Dan Lanning, Georgia’s assistant coach for outside linebackers, takes questions on Saturday, Dec 29, 2018, in New Orleans.    
Photo: ccompton@ajc.com/Curtis Compton
Photo: ccompton@ajc.com/Curtis Compton

For Georgia, a consolation bowl is little consolation 

This was the day for Georgia’s defensive coordinator to speak. Thing is, Georgia doesn’t have one. Mel Tucker was named Colorado’s head coach earlier this month, and he’s a full-fledged Buffalo now. Had the Bulldogs been playing for something that matters, he surely would have delayed his Boulder arrival – after being anointed Georgia’s head coach in December 2015, Kirby Smart stuck around Alabama long enough to win another championship ring – but a non-playoff bowl doesn’t warrant double duty. 

Georgia being Georgia, which is to say Smart being Smart, the identity of the Bulldogs’ designated talker wasn’t revealed until 9:21 a.m. CST, nine minutes before the session was to start. The name card placed on the dais read “Dan Lanning.” He coaches Georgia’s outside linebackers. He has been on staff for 11 months. Ordinarily nobody would much care what Dan Lanning has to say, but since no Georgia assistant is permitted to speak for publication/broadcast during the regular season – Smart got that from Nick Saban – any coachly utterance must be monitored

First question: Who’s going to call defensive signals in Tuesday’s Sugar Bowl? Said Lanning: “A lot of people put more into that than is really the actual case. We make a lot of decisions during the week before you ever get to the game. So, when you look at a specific situation in the game, a lot of those decisions have already been made. The right answer is that everyone’s going to be involved in that.” 

He mentioned inside linebackers coach Glenn Schumann. He mentioned line coach Tray Scott. He mentioned Smart, once a defensive coordinator of note. Lanning again: “We’re divvying stuff up as a staff. The defense we run is the defense we run.” 

Asked if he had interviewed to be Tucker’s full-time replacement – or to join Tucker as Colorado’s defensive coordinator – Lanning said: “Our complete focus has been this game.”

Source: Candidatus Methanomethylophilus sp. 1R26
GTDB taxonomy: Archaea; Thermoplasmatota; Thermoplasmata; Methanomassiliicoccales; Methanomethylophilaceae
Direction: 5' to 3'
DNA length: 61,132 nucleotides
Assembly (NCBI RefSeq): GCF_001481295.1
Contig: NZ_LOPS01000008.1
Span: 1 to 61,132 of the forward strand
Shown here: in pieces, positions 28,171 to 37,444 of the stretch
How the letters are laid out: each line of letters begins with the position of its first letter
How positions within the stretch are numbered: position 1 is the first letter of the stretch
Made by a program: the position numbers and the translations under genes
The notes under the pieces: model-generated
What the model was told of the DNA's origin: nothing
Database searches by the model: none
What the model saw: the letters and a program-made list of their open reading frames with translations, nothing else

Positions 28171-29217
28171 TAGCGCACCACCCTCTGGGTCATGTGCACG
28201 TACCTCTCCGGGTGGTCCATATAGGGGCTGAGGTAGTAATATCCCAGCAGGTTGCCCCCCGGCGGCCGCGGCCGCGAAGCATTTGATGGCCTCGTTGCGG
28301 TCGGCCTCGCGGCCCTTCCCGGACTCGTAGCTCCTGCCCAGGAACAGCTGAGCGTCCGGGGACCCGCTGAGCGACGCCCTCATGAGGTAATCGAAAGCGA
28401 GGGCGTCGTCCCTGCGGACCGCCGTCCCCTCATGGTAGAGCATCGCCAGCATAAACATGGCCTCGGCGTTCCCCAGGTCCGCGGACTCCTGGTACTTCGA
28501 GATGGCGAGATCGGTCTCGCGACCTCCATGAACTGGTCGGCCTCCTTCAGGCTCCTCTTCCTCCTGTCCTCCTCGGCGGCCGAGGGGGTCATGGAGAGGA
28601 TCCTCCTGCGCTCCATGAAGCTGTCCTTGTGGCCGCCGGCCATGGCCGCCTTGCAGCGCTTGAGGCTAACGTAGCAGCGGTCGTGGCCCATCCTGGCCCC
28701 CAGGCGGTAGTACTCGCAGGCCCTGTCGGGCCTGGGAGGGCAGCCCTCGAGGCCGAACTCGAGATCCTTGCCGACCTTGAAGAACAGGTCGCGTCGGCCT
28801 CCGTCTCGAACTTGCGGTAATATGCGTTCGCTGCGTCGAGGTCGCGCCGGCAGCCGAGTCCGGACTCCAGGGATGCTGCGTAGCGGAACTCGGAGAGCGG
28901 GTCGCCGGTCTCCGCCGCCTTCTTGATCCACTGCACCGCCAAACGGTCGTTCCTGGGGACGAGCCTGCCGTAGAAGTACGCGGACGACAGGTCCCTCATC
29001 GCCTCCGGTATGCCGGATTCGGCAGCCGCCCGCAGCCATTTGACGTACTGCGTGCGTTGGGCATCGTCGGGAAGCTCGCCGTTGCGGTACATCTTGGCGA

So: Obfuscation all around. Someone – or maybe four someones – will call Georgia’s defense against Texas. Or maybe they’ve decided what they’re going to call already. And if you believe that, you probably believe Urban Meyer won’t be USC’s coach a year from now. Then again, this is just a Sugar Bowl in non-playoff manifestation, so who really cares? 

Georgia’s best defender is, or at least was, cornerback Deandre Baker. After saying he would play in the Sugar Bowl, Baker announced this week that, after further review, he would not. To a man, Smart and his players have said they supported Baker’s choice not to risk injury ahead of the NFL draft. From a business sense, it makes … well, sense. But here we note: Nobody has yet skipped a CFP semifinal/final for fear of getting hurt. 

Said Georgia defensive lineman Jonathan Ledbetter: “No, you don’t see that. I mean, you can definitely understand why.” 

This isn’t to suggest that non-playoff bowls can’t provide occasionally intriguing viewing. But that’s kind of the point: There are 40 bowls, 35 of which are aired by ESPN; indeed, the Worldwide Leader owns 13 of them outright. For all the blather about bowls providing players Exotic Trips – ask Georgia Tech how Detroit was – and Meaningful Experiences, let’s be honest: These things exist mostly as live programming and payouts for the respective conferences. 

(Example: The aptly named Cheez-It Bowl paired seven-win Cal against six-win TCU. It yielded two touchdowns and nine interceptions. It went to overtime, in which all manner of silliness ensued. Indeed, the game was so silly that it did a mighty nice Nielsen number for ESPN.) 

Even in the BCS days, it almost was possible to pretend that the bowl matrix had a reason for being. The BCS involved only two teams and one game. The playoff comprises four teams and three games, and the playoff – also on ESPN – has in five years come to dwarf all else. Even the other New Year’s Six bowls (the Sugar is one) are afterthoughts. 

Ledbetter: “I’ve been on both sides. I definitely will say – I’m not going to lie – it’s different when you’re in the national championship from a player’s perspective. You feel like you’re going toward something.” 

Then: “With Georgia, we always keep the main thing the main thing. If we’re in a game, we’re going to play our hearts out. We’re going to give it all we’ve got.” 

Alas, Georgia’s main thing this postseason isn’t really a main thing. A year ago, the Bulldogs were readying for the Rose Bowl semi with Oklahoma – and after that the title date with Alabama. The Crimson Tide were to meet the Sooners on Saturday night in another semi, with Clemson and Notre Dame colliding in the playoff opener. Had the Bulldogs held a 14-point lead against Alabama four Saturdays ago, they’d have been among the chosen.

Said Ledbetter: “I’ll be watching them. I’d love to be playing in them right now.” 

Then, smiling: “But (we’ve) still got the opportunity to play in the Sugar Bowl.” 

Well, yes. There’s that. And the prospect of a New Year’s Eve in NOLA is no trifling thing. But still: This is a consolation bowl for Georgia, and when you were No. 5 on a list where only four gained entrance, there’s no consolation.

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About the Author

Mark Bradley
Mark Bradley
Mark Bradley is a sports columnist and blogger for The Atlanta Journal-Constitution. He has been with the AJC since 1984.